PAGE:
RIO DE JANEIRO.— Cuba’s boxers once again provided a decisive closure to the Games in which, as head coach Rolando Acebal noted, the island’s last two finalists set out to win against all odds.
The gold medals won by Robeisy Ramírez (56kg, Cuba’s sixth two-time Olympic champion, at 22 years of age), Arlen López (75kg) and Julio César la Cruz (81kg), added to the bronze medals of Johanys Argilagos (49kg), Lázaro Álvarez (60kg) and Erislandy Savón (91kg), placed the Cuban team in second place on the boxing medal table (3-0-3), following Uzbekistan (3-2-2), which also featured a complete team.
The Cubans were followed by Kazakhstan (1-2-1), France (1-1-2), Russia (1-1-2), Brazil (1-0-0), Azerbaijan (0-1-1), Great Britain (0-1-1), the United States (0-1-1), Colombia (0-1-0), China (0-0-1) and another group of countries that secured just one bronze.
Cuba took eight boxers to London 2012 and won two titles and as many bronze medals. Those same winners competed in Río in different divisions, such as Robeisy Ramírez, who took gold in the 52kg division four years ago, and the then Olympic champion of the 64kg division, Roniel Iglesias, who failed to secure a medal this time round in the 69kg. Lázaro Álvarez, who finished third in the 56kg division in London, again secured the bronze medal, this time in the 60kg, while Yasnier Toledo, 60kg bronze medallist in 2012, didn’t make it beyond two fights in the 64kg.
THE REALITY IN THE RING
Many followers of the sport had predicted more than three gold medals from the dozen Cuban boxers, especially following the success of the Domadores against the British Lion Hearts to seal an impeccable performance at the 6th World Series. The victorious Cuban team of twenty boxers saw a total of 56 wins in 60 bouts.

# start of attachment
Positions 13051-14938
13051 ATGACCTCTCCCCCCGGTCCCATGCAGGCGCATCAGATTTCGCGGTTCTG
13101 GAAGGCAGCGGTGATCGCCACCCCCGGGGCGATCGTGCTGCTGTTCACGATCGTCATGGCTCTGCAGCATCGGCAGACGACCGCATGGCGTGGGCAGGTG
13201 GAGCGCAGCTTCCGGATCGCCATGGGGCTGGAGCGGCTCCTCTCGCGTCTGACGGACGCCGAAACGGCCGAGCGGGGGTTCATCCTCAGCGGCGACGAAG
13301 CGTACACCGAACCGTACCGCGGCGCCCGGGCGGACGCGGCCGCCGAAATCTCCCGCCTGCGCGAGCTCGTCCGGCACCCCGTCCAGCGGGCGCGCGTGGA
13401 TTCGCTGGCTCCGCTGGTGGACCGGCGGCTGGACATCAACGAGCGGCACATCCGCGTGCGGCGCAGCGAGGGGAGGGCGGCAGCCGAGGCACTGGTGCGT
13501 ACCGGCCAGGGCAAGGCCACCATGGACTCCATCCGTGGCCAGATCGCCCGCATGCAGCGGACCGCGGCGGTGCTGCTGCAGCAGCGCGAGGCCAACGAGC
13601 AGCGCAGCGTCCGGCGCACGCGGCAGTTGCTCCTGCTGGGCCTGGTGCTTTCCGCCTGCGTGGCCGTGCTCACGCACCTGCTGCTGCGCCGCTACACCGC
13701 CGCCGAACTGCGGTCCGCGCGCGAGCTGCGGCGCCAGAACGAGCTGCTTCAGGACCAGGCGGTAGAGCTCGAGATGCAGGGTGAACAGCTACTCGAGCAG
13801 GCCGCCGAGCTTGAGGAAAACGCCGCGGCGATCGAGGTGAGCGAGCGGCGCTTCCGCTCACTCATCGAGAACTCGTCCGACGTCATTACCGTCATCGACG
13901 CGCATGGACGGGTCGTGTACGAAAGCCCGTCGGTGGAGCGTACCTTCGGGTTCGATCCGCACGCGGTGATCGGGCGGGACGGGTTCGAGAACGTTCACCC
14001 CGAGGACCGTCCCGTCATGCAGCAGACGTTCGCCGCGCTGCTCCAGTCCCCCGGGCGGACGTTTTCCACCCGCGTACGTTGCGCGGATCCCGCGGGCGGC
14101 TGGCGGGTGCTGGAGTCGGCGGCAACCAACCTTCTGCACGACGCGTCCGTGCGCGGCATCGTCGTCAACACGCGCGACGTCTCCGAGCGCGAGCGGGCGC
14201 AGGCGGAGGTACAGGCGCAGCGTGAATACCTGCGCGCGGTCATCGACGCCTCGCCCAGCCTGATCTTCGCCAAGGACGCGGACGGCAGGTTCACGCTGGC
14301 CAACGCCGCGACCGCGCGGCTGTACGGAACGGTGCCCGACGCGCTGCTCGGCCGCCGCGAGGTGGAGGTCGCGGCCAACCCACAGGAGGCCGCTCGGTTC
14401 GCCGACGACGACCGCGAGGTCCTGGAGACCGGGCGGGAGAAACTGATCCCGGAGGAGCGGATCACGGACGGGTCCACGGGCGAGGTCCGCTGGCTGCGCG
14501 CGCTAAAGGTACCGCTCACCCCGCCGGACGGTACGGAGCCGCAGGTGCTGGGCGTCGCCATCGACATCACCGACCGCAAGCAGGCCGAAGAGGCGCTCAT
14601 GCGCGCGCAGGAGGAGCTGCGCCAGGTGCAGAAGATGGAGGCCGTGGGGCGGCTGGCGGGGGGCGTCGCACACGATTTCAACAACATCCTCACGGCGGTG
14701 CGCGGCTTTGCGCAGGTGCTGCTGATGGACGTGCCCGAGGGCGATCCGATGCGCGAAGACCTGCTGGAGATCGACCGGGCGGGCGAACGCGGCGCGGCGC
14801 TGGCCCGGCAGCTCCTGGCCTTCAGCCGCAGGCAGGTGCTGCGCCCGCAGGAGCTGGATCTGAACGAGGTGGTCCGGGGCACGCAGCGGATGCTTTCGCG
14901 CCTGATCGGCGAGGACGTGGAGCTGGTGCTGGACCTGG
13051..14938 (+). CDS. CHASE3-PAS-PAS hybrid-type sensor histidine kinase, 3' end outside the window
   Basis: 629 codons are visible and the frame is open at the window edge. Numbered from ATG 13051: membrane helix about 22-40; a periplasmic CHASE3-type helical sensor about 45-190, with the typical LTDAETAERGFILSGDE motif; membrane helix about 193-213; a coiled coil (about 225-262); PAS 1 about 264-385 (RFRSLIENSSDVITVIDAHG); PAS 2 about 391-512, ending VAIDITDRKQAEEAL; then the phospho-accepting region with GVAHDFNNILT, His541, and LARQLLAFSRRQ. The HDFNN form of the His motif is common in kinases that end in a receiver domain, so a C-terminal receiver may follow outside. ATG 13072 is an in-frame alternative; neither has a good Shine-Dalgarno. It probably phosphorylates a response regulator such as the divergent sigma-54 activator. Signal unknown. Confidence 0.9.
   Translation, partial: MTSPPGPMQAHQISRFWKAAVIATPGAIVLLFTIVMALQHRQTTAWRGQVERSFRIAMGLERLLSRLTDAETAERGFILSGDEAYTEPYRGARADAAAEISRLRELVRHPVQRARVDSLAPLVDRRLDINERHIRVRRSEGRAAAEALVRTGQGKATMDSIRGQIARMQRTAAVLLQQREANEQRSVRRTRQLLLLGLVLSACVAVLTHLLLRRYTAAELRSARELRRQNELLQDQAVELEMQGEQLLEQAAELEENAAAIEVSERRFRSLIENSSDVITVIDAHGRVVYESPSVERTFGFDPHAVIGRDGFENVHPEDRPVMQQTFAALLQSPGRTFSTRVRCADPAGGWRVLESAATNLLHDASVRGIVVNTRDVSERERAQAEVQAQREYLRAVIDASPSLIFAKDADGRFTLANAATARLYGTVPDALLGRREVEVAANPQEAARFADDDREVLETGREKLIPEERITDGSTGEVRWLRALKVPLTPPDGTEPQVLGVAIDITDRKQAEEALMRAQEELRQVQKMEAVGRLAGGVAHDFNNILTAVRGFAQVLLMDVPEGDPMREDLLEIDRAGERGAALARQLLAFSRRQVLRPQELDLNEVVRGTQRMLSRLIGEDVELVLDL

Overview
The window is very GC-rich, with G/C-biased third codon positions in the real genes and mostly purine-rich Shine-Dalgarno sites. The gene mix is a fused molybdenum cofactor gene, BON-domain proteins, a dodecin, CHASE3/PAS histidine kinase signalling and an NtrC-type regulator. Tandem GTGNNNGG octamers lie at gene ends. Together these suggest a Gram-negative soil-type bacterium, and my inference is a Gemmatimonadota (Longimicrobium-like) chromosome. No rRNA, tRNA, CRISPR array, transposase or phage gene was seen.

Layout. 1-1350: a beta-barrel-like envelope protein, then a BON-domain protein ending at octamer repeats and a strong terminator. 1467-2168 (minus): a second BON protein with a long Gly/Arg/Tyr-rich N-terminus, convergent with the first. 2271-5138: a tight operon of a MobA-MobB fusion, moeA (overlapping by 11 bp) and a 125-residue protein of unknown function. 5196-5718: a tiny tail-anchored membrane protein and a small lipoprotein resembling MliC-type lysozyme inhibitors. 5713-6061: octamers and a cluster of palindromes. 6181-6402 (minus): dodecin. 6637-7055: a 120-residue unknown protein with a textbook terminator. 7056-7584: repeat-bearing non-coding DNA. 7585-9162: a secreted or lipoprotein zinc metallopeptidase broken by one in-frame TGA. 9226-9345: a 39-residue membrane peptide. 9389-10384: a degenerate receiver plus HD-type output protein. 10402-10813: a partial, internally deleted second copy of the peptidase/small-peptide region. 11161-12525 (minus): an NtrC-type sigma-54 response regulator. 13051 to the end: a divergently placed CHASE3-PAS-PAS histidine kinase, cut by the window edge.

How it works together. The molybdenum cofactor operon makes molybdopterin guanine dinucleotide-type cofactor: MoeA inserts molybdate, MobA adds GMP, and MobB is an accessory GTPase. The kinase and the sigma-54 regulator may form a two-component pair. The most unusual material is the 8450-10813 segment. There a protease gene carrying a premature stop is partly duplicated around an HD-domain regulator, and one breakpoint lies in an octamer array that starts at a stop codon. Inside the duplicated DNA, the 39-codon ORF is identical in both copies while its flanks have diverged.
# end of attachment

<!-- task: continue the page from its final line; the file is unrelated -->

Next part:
Despite the fact that the team failed to secure more than three titles in the Olympic ring, in light of their overall performance, boxing again proves to be one of the island’s strongest sports, along with Greco-Roman Wrestling (two gold and one silver medal from four competitors).
Head coach Rolando Acebal, speaking to Granma following several bouts, believed surpassing three gold medals would be a difficult task, due to the quality demonstrated by rivals in this new fight format, where certain boxers are nearing the end of their careers, while others have yet to begin.
Acebal revealed that several judges-referees were excluded from the competition by the International Boxing Association following complaints regarding their decisions. However, the coach at no time blamed the setbacks suffered by Lázaro Álvarez, Roniel Iglesias, Yasnier Toledo and Erislandy Savón on bad decisions, instead noting that they could have done more to secure a win, once the competition drew to a close.
THREE WORLD CHAMPIONS SECURE GOLD
Of the 25 editions of Olympic boxing, the United States maintains the lead with 50 gold, 24 silver and 39 bronze medals in total. However, just six U.S. contenders (49kg, 52kg, 56kg, 60kg, 64kg, 75kg) made it to Río, only managing to secure a silver medal with Shakur Stevenson (56kg) and a bronze with Nico Miguel Hernández (49kg). Cuba saw its overall Olympic total increase to 37 gold, 23 silver and 41 bronze medals.
Of the 286 boxers from 76 nations that competed, just two were London 2012 Olympic Champions - Robeisy Ramírez and Roniel Iglesias - while ten Qatar 2015 World Champions featured, of whom only Arlen Lopez (75kg), Julio César la Cruz (81kg), Russia’s Evgeny Tishchenko (91kg) and Tony Yoka (+91kg) of France, secured Olympic glory, while other Qatar silver and bronze medal winners were eliminated along the way.
OLYMPIC CHAMPIONS BY DIVISION
49kg: Hasanboy Dusmatov (UZB). 52kg: Shakhobidin Zoirov (UZB). 56kg: Robeisy Ramírez (CUB). 60kg: Robson Conceiçao (BRA). 64kg: Fazliddin Gaibnazarov (UZB). 69kg: Daniyar Yeleussinov (KAZ). 75kg: Arlen López (CUB). 81kg: Julio César la Cruz (CUB). 91kg: Evgeny Tishchenko (RUS). +91kg: Tony Yoka (FRA).